Market Recap: RISI Crow’s Construction Materials Cost Index
A price index of lumber and panels used in actual construction for May 25, 2012
*Western – regional species perimeter foundation; Southern – regional species slab construction.
Crow’s Market Recap — A condensed recap of the market conditions for the major North American softwood lumber and panel products as reported in Crow’s Weekly Market Report.
Lumber: Trading was subdued in the SPF lumber market, but a lack of supply available for quick shipment placed upward pressure on some prices. Eastern mills were more inclined to bump prices higher, although prices for a few items in the West were also elevated. High Southern Pine lumber prices and the cautious approach among buyers toward them and longer mill lists contributed to a decrease in demand in the market. Dimension prices were narrowly mixed, with flat pricing and $5 declines outnumbering increases. Moderate sales activity was enough to maintain steady price levels in the Coastal species lumber market. Midweek sales improved for some producers, as buyers filled needs prior to taking off for the long holiday weekend. Late shipments, broken tallies and long order files at Inland mills added to the frustration of buyers this week. Shipments that were two to three weeks late forced buyers to turn to secondaries to cover their immediate needs. Millwork producers found Radiata Pine Mldg&Btr in short supply. Steady sales of Ponderosa Pine #3 and P99 to door and window producers kept prices for those items firm. Sales of Mldg&Btr were light, but producers held their price. Inland producers of Ponderosa Pine Selects and Commons reported a slower, but still steady, pace to the market. Limited supplies of certain lengths and widths kept buyers looking and mill prices firm. Idaho White Pine board producers reported that light but steady sales kept prices firm. ESLP board sales volumes quieted, as buyers absorbed previous purchases. Eastern White Pine producers continued to enjoy active inquiries and sales. Some Western Red Cedar buyers have been slow to respond to tighter availability in the market, tending to use the prior few years as a benchmark for the current marketplace.
Panels: Two back-to-back weeks with holidays had a slowing effect on OSB markets. Order files into mid- to late June enabled producers to hold prices and, in some instances, move them up. Buyers stayed on the sidelines unless a real need existed. Southern Pine producers experienced enough sales activity to post order files extending into the week of June 11 for many items. Beyond that week, buyers showed little interest in purchasing. A moderate sales pace in Western Fir plywood and limits on how much CDX supply was available to buyers kept upward pressure on prices. Canadian plywood buyers returned from the long weekend and resumed the buying pace of last week. Mill order files out to the week of June 25 were reported, and some mills were even quoting into July. Any decline in particleboard or MDF sales was usually blamed on the week being situated prior to the long holiday weekend. Otherwise, most market players carried an optimistic outlook as the summer months approached.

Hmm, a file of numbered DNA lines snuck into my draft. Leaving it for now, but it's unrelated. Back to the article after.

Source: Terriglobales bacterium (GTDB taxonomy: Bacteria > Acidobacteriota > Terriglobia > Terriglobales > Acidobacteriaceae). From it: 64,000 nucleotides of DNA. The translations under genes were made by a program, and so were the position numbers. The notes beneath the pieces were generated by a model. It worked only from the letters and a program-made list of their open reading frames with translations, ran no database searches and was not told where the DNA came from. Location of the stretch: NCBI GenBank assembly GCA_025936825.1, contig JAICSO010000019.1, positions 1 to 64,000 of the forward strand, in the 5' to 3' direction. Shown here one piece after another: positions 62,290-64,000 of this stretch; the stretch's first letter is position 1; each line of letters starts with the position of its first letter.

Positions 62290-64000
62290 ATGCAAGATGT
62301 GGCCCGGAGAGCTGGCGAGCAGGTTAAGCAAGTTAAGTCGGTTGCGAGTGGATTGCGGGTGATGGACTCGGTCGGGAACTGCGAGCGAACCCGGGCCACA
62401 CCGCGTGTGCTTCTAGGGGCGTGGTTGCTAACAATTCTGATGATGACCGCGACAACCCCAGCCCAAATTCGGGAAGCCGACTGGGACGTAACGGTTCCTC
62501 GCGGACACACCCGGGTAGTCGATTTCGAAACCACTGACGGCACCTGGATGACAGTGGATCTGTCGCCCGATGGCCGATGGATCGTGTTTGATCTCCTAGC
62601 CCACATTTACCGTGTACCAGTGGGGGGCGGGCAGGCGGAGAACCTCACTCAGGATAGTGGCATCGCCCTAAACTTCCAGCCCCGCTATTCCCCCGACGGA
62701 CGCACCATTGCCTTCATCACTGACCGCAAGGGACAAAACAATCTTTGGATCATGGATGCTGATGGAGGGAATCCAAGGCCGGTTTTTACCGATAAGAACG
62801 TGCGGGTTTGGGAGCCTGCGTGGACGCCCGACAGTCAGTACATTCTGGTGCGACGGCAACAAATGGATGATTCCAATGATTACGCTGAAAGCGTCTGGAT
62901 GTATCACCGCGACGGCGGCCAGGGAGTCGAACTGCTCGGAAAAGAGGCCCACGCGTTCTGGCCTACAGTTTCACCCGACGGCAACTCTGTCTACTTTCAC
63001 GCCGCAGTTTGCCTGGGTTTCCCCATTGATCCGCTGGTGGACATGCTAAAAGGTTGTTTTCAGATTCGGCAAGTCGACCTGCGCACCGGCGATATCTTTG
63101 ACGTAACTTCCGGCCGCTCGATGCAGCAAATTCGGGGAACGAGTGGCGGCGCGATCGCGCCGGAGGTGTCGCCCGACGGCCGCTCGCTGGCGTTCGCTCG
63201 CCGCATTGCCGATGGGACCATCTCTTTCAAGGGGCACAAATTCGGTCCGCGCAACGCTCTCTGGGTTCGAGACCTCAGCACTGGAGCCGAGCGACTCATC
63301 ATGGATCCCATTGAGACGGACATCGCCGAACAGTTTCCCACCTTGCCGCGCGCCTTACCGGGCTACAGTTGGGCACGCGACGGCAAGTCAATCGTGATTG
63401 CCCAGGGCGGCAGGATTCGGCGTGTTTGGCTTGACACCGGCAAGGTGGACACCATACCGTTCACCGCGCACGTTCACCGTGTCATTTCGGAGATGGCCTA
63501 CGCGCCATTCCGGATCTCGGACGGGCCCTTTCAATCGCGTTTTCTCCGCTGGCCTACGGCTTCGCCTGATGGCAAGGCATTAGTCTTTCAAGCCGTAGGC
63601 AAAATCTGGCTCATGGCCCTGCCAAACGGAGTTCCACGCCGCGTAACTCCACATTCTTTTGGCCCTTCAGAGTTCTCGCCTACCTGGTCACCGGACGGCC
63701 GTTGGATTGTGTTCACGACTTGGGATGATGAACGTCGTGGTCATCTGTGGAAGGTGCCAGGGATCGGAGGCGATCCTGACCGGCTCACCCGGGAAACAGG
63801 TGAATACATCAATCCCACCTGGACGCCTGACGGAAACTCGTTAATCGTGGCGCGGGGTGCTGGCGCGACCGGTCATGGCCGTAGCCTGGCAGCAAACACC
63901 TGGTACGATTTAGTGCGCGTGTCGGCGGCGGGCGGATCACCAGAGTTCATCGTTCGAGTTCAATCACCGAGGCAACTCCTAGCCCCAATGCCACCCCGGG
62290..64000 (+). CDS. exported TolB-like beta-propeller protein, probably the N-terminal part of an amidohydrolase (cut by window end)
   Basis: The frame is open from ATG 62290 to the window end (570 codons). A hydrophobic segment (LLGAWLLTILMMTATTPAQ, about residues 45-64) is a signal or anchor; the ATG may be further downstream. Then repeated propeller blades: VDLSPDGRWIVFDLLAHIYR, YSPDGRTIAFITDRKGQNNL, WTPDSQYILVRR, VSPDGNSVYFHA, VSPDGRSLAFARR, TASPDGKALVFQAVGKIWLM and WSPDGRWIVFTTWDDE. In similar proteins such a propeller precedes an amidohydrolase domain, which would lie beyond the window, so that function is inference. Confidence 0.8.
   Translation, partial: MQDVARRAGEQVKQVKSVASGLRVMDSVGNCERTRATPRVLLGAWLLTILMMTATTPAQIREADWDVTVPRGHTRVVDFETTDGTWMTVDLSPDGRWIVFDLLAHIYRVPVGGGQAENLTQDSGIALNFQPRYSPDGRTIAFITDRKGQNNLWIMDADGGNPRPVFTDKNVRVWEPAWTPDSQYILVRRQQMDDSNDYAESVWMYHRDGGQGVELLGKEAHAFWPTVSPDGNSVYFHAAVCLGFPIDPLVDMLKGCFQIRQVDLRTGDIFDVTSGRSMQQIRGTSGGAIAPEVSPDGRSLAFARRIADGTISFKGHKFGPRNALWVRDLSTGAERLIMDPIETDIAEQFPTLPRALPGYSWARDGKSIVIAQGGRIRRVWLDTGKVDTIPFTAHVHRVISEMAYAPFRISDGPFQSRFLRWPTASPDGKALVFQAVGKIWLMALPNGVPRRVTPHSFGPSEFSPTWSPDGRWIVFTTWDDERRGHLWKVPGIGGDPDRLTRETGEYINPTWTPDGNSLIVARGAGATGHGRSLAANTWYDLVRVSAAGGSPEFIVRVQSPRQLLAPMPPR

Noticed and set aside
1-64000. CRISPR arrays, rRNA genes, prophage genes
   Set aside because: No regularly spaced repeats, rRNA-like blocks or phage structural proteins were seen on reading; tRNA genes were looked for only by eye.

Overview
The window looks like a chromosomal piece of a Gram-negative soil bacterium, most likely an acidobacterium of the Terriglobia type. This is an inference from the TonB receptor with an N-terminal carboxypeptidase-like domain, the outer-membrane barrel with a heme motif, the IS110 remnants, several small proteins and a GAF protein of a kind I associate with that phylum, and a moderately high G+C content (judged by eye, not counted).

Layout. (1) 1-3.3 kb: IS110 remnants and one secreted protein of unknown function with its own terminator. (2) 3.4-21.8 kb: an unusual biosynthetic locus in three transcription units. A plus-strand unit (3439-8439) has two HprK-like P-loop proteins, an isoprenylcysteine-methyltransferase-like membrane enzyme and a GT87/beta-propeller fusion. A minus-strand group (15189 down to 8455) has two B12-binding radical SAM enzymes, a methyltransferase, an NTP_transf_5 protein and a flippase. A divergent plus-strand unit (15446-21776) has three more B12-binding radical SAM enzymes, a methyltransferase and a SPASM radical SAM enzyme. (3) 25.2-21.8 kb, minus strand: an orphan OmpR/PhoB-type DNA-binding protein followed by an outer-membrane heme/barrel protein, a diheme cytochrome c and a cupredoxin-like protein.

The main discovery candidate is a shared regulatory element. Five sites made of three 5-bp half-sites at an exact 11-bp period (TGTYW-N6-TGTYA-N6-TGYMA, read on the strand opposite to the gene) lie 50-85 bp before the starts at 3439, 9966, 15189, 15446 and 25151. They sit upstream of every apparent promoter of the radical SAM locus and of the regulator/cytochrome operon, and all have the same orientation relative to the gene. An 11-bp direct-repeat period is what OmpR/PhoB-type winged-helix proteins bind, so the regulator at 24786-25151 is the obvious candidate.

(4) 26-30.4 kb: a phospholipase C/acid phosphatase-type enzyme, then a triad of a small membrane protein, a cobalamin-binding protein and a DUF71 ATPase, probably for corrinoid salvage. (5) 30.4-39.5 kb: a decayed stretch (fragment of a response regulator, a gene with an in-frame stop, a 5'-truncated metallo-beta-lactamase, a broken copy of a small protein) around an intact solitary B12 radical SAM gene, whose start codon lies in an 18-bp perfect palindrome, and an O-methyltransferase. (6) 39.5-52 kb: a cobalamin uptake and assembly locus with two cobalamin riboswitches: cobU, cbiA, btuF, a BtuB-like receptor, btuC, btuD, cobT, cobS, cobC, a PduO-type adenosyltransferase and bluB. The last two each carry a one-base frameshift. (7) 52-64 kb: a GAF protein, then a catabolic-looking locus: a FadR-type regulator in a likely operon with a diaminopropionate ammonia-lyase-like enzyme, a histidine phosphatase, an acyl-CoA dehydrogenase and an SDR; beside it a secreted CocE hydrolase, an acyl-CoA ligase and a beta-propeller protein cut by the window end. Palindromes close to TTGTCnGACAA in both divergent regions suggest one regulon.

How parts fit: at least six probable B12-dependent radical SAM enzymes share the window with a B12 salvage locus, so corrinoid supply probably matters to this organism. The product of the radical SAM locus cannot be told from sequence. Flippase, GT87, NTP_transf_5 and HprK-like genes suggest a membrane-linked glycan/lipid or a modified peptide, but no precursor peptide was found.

Fifty winning retailers, state by state
For the second year in a row, HCN has compiled a state-by-state list of high performers, innovative retailers and classic stores. It’s called the 2012 Home Chanel News Hardware Store All-Star list. Strong customer service is the common thread for all 50 retailers. From there, community involvement, company history, great products and interesting niches set these businesses apart from the competition.
The alphabetical listing of Hardware Store All-Stars, one from each of the 50 U.S. states, continues below with Maine, Maryland (including Washington, D.C.) and Massachusetts:
Customer service? Check. Big city inventory packed into a small town store? Check. But where Gosline’s enters All-Star territory is its community involvement. To his credit, owner Tom Bolster seems to have a hard time saying no to worthwhile local groups — youth sports teams, school functions, local churches, public safety organizations, several charities and many others (one count puts the total at 60) have gained the store’s support in one form or another.
Maryland / Washington, D.C.
A few cool hardware stores
Gina Schaefer has built her empire by opening hardware stores in gentrifying neighborhoods in Washington, D.C., and Baltimore. The former biotech executive — who knew very little about hardware retailing or home repair when she started in 2003 — has opened a store almost every year. She and her husband, Marc Friedman, now operate seven hardware stores. The couple plan to open a new store this summer in the Baltimore neighborhood of Canton. Schaefer joined the Ace board of directors at age 37, and is now serving her second term.
The 2012 Golden Hammer Retailer of the Year earned its award by combining family values that go back more than a 100 years and a corporate structure that manages 121 northeast stores. Twenty family members are in the business that extends four generations. CEO Marcus Moran Jr., the founder’s grandson, credits long-tenured employees, and a no-two-stores-are-the-same approach. “We just fit into our communities,” he said.